Ferrets Ferret

Ferrets are inquisitive, lively and charming little creatures that have captured the hearts of thousands of people around the world. They have an average lifespan of five to seven years with the current record being 14 years. The scientific name Mustela purorious furo means “little smelly thief”. Ferrets are the domesticated form of either the Eastern or Western European polecat. They have been domesticated since at least 300 BC and were originally used for rodent control and to hunt rabbits. The majority of ferrets in the world today are kept as pets either in the house or in outdoor enclosures.

We will discuss the general care requirements of the ferret as well as some of the diseases you should be aware
of. There are also several fine books available on the subject of ferret care.


Ferrets are strict carnivores, meaning they are designed to eat whole prey items, which includes all parts of the killed animal. The only nonmeat items they might encounter in their diet would be in the stomach and intestinal
tract of their prey, where it is partially digested. This might include small amounts of grains, fruits and vegetables. Ferrets have a very short gastrointestinal (GI) tract and the flora (the organisms living in the GI tract) are very simple, unlike the flora of animals that eat more vegetation. It takes about 3 to 4 hours for food to go from one
end to the other and thus they absorb food rather inefficiently. Ferrets tend to eat several smaller meals and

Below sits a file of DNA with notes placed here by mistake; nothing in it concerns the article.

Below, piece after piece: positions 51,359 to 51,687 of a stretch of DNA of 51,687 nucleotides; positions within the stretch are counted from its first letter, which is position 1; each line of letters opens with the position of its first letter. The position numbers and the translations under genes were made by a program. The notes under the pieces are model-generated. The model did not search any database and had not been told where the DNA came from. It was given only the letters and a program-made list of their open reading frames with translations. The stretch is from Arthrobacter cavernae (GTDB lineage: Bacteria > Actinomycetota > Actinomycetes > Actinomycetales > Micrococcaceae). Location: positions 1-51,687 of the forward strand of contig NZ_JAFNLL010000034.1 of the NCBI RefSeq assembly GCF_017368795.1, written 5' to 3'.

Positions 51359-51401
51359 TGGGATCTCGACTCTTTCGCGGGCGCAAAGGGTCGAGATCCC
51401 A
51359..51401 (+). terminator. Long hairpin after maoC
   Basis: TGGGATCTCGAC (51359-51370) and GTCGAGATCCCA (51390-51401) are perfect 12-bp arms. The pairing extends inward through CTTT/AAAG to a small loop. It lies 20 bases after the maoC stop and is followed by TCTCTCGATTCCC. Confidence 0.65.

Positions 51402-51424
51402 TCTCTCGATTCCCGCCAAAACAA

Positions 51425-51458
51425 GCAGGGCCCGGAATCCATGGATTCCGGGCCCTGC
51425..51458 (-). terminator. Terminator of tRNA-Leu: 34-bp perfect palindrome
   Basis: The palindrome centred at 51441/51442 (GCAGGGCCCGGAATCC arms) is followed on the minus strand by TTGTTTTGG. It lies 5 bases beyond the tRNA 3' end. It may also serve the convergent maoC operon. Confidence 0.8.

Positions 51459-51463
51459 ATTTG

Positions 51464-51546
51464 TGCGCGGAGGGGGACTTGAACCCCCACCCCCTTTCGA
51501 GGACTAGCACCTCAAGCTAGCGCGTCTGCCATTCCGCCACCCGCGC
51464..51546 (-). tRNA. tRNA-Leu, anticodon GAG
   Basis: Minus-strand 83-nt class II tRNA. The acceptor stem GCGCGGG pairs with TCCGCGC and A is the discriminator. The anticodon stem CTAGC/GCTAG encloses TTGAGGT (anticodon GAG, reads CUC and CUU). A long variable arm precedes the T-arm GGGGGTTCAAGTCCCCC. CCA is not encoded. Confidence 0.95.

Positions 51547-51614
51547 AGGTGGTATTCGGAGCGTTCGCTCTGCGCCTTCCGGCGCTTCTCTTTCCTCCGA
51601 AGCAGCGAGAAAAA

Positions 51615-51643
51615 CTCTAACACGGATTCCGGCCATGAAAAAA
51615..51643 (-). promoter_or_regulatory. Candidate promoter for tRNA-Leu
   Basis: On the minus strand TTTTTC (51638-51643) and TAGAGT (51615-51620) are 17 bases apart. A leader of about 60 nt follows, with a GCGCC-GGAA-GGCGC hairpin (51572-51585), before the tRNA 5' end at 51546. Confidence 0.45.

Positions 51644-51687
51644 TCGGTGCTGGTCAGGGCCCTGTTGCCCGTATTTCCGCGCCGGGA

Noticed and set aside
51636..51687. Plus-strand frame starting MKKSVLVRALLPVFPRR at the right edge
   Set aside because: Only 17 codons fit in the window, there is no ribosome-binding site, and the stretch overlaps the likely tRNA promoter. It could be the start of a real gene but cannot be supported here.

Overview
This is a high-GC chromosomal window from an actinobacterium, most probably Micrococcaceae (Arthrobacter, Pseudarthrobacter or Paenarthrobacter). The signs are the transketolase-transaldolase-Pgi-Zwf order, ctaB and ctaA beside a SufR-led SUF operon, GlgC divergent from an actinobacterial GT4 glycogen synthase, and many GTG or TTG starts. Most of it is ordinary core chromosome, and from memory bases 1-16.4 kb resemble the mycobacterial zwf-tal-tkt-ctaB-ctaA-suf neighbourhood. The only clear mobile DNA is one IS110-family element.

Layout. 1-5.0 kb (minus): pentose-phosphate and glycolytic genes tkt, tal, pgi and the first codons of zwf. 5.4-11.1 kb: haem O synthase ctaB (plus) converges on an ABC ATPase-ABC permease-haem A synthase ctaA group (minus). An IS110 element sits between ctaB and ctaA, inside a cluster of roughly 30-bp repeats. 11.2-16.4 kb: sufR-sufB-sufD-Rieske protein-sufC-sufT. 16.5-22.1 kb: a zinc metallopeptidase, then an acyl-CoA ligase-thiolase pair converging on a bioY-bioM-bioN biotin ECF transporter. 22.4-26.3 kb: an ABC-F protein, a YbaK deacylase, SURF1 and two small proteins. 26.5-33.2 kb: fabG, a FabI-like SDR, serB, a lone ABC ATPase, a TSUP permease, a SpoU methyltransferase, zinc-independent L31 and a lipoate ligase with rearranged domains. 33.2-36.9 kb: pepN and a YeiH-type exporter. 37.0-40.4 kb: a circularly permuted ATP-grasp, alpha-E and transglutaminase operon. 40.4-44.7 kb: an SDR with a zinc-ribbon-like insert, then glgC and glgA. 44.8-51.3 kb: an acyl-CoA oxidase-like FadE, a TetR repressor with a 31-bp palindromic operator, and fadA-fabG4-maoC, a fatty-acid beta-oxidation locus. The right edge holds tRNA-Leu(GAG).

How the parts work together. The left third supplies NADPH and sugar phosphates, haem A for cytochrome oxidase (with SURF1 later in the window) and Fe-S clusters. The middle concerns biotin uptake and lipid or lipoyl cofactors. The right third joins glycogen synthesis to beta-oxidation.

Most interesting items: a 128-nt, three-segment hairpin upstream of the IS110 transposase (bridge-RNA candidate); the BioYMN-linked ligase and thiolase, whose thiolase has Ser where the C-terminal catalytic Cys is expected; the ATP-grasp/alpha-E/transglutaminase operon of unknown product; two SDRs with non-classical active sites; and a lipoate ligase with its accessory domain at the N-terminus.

carry any excess to their dens to eat later. Did you ever have a ferret that took food and tucked it away in the corner of the cage, or a piece of furniture? Because of the short GI tract and the poor absorption of nutrients, ferrets require a diet that is highly concentrated with FAT as the main source of calories (energy) and highly digestible MEAT-BASED PROTEIN. This would match the basic composition of a prey animal not excluding the essential vitamins and minerals it also contains. Ferrets should never be fed carbohydrates (such as vegetable,
fruit or grains) as the main source of energy in the diet. Ferrets cannot digest fiber, as is found in some vegetable and fruit sources. If there is a significant amount of fiber in the diet it serves to lower the nutritional value of the food.

As mentioned, ferrets need a highly digestible meat-based protein in the diet. Vegetable protein is poorly
utilized. In the presence of excess vegetable protein the ferret can suffer from such diseases as bladder stones, poor coat and skin quality, eosinophilic gastroenteritis (wasting, diarrhea, and ulcerations of the skin) poor growth
of kits and decreased reproduction. Dog food and vegetarian-type pet foods are completely inappropriate for use
in ferrets because of the high level of vegetable protein and fiber. The bottom line is that ferrets use fat for energy not carbohydrates and they need a highly digestible meat-based protein not vegetable protein.

Another concern regarding the feeding of high carbohydrate foods to ferrets is the stress that may be created in